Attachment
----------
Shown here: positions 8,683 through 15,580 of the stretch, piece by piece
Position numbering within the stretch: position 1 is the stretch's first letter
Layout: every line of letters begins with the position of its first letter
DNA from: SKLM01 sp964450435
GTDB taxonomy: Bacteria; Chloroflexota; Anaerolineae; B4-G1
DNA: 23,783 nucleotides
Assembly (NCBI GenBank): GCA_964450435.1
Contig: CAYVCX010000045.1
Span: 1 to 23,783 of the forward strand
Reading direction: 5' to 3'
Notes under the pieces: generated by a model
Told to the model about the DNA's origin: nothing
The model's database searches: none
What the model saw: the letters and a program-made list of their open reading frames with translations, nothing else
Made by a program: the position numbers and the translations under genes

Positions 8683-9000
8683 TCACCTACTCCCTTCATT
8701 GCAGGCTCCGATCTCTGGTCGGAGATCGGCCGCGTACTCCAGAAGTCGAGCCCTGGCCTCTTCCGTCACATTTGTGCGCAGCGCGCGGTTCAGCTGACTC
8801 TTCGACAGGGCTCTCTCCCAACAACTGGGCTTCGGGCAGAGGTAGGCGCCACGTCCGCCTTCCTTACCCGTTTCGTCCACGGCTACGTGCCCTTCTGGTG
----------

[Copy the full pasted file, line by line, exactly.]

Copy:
Shown here: positions 8,683 through 15,580 of the stretch, piece by piece
Position numbering within the stretch: position 1 is the stretch's first letter
Layout: every line of letters begins with the position of its first letter
DNA from: SKLM01 sp964450435
GTDB taxonomy: Bacteria; Chloroflexota; Anaerolineae; B4-G1
DNA: 23,783 nucleotides
Assembly (NCBI GenBank): GCA_964450435.1
Contig: CAYVCX010000045.1
Span: 1 to 23,783 of the forward strand
Reading direction: 5' to 3'
Notes under the pieces: generated by a model
Told to the model about the DNA's origin: nothing
The model's database searches: none
What the model saw: the letters and a program-made list of their open reading frames with translations, nothing else
Made by a program: the position numbers and the translations under genes

Positions 8683-9000
8683 TCACCTACTCCCTTCATT
8701 GCAGGCTCCGATCTCTGGTCGGAGATCGGCCGCGTACTCCAGAAGTCGAGCCCTGGCCTCTTCCGTCACATTTGTGCGCAGCGCGCGGTTCAGCTGACTC
8801 TTCGACAGGGCTCTCTCCCAACAACTGGGCTTCGGGCAGAGGTAGGCGCCACGTCCGCCTTCCTTACCCGTTTCGTCCACGGCTACGTGCCCTTCTGGTG